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HWF Team

HWF Team at Kamilo Beach Clean Up during the International Marine Debris Symposium we organized in December 2015
HWF Team at Kamilo Beach Clean Up during the International
Marine Debris Symposium we organized in December 2015.

Bill Gilmartin of HWF - photo by Carrie Robertson>  Bill Gilmartin is President and cofounder of Hawai'i Wildlife Fund. Currently, he is involved in marine debris recovery, habitat restoration and sea turtle research - all on Hawai'i Island. He is working on a book about the plight of the Hawaiian monk seal, drawing from his 15 years as Director of the Northwestern Hawaiian Islands Endangered Species Recovery Program. He has over 35 years of conservation experience in Hawai'i as a biologist and member of National Marine Fisheries, the Society for Marine Mammology, the IUCN Seal Specialist Group, and the NW Hawaiian Islands Coral Reef Ecosystem Advisory Group.

> Hannah Bernard Hannah Bernardis the Executive Director and cofounder of Hawai'i Wildlife Fund. In the 1980s, Bernard and Gilmartin were colleagues at National Marine Fisheries Service. In 1996, they chose to take a pro-active approach at wildlife recovery and together started Hawaii Wildlife Fund. Bernard is an award-winning marine biologist with 30 years of experience in conducting research, education and community outreach programs on protected marine life, 22 of those years on Maui. She is on the federally-appointed Pacific Scientific Review Group, Pacific Cetacean Take Reduction team, and the Hawai'i Longline False Killer Whale Take Reduction Team.

> Suzanne Canja developed HWF's Hawksbill Sea Turtle Recovery Project almost 20 years ago. Now, she is back on Maui leading the program again. Canja first Suzanne Canjajoined Hawaii Wildlife Fund in 1996 as a naturalist and field biologist, leading field research for HWF's turtle projects for several years. Her career has taken her to some far-flung places, including Midway Atoll, where she led HWF's population monitoring project of the endangered Hawaiian monk seal, helping to establish the first long-term data set of monk seals there. She spent the following decade working as field leader for National Marine Fisheries Service's monk seal recovery program in the Northwestern Hawaiian Islands. Canja now splits her time between working with HWF on Maui and volunteering with seals and sea lions at the Marine Mammal Center in Sausalito, California.

> Megan Lamson, HWF's Vice President, has been coordinating the Hawai'i Island Marine Debris Removal Project and anchialine pond restoration projects in southeast Megan LamsonHawaii for Hawaii Wildlife Fund since 2008. She began exploring ocean critters in Hawaii and California during her childhood, then earned a bachelor's in marine biology at the University of California at Santa Cruz and a master's in tropical conservation biology and environmental science at the University of Hawaii in Hilo. Lamson focused her academic research on coral reef fish ecology and community-based marine resource management. She is on the board of non-profit, Ka 'Ohana O Honu'apo, and has been actively working on conservation issues along the Ka'u coastline since 2005.

> Stacey Breining graduated from West Hawai'i Explorations Academy in Kailua-Kona on Hawaii island and stayed to attend the University of Hawai'i at Hilo. Stacey BreiningShe began volunteering with HWF in 2009. The following year, she graduated with a bachelor's degree in marine science, focusing her studies on the effects of exotic fish (tilapia) on water quality in an anchialine pool complex. When Stacey isn't helping to remove marine debris or invasive plant species from the coastline, she can be seen rocking the roller derby circuit as "Smash-yo-face" #111, representing her social-media company, Weblinx, or hanging out with her adorable son, Nico. Stacey is passionate about teaching our keiki (children) how to respect themselves and protect our natural resources and HWF is very happy to have her on our team.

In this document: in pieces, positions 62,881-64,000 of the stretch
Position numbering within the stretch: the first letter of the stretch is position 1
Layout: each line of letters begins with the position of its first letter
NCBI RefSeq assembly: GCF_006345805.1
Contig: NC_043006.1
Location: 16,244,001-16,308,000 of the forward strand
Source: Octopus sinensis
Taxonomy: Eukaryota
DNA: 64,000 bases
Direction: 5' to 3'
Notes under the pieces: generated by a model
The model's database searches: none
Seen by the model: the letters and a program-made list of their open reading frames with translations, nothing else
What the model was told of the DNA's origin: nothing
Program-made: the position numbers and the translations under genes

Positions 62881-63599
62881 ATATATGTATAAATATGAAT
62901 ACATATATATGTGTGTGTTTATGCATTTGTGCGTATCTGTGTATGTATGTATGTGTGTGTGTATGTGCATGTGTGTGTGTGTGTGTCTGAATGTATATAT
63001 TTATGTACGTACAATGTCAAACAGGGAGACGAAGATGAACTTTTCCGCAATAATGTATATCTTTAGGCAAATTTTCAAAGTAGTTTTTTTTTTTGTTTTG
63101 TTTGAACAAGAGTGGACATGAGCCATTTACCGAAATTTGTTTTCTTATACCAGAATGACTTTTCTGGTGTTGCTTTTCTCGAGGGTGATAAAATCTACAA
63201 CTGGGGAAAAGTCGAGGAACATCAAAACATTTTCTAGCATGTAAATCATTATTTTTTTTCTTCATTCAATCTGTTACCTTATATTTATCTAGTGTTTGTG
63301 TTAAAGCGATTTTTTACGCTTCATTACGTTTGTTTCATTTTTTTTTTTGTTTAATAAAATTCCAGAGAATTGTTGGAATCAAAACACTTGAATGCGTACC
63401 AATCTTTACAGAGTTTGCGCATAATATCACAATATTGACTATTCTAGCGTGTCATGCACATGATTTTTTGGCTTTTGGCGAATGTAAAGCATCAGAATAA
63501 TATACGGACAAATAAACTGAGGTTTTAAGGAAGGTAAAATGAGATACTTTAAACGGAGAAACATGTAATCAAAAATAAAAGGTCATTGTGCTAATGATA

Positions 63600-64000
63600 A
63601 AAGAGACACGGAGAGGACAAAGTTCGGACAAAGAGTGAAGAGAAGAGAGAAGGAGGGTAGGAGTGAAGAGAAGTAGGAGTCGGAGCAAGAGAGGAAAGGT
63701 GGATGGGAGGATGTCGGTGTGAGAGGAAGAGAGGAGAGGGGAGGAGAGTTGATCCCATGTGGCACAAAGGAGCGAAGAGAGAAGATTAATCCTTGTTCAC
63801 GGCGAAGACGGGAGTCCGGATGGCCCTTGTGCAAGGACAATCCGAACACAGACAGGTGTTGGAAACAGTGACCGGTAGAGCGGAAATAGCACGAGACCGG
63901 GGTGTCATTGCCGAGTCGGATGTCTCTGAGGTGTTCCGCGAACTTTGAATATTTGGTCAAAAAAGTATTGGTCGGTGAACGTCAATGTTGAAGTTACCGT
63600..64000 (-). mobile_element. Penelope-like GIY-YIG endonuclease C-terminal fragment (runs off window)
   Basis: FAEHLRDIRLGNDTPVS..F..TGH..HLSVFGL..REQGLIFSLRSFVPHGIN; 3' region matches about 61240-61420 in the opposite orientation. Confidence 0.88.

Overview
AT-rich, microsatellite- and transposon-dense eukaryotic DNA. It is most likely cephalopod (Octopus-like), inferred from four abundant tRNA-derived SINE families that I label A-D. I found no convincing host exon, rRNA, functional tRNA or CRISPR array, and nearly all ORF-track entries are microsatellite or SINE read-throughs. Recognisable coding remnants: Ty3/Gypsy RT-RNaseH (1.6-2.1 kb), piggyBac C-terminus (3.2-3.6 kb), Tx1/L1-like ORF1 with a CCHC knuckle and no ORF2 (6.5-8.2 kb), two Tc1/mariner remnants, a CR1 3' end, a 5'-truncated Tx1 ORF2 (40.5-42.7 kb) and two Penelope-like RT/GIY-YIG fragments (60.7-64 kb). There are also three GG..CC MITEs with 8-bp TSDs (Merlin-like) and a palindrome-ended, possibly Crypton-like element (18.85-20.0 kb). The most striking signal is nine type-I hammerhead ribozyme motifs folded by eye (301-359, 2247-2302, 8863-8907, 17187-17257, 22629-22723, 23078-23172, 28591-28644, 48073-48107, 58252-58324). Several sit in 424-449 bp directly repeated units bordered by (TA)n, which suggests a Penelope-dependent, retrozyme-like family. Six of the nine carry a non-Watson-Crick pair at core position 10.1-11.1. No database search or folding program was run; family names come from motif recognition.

Luke Sundquist is HWF's Hawksbill Sea Turtle Recovery Project Coordinator, working with one of the project's founders, Suzanne Canja. Luke first became interested in marine biology while earning a degree at Harvard University, where he explored research and conservation and met people from around the world. After graduating with a Bachelor of Arts in Organismic and Evolutionary Biology, he began participating in HWF's turtle project on the Big Island of Hawai'i before moving to Maui to run the program there. Conservation, education, and Hawaiian values have become Luke's passions, which are evident through his work.

Nohea Ka'awa was born and lives in Ka'u on the island of Hawai'i. As a life-long cultural Nohea Ka'awapractitioner with experience in Hawaiian protocol, she is an advocate for respectful resource management. Having followed an educational background in Hawaiian Studies at University of Hawaii Hilo, Nohea is employed as the Ka'u community outreach specialist for the Department of Land and Natural Resources, in partnership with Hawaii Wildlife Fund. Nohea appreciates opportunities to host interpretive hikes, she loves to share mo'olelo wahi pana (story of her home) but most importantly, she takes pride in being able to connect and assist others in sharing the practice of Aloha 'Aina (love of the land).

  William Gilmartin President
  Megan Lamson Vice President/Secretary
  Sabrina Schulz Treasurer
  Donna (Kahi) Kahakui Director
  Maura Naughton Director
  Nadine Kehaulani Robertson Director

Interested in working with us? HWF accepts applications for internships, co-ops and/or grant-funded positions on our ongoing projects. Please send a cover letter describing your interests, experience and availability with your resume to

Hawai'i Wildlife Fund       PO Box 790637 Paia, HI 96779      808.280.8124
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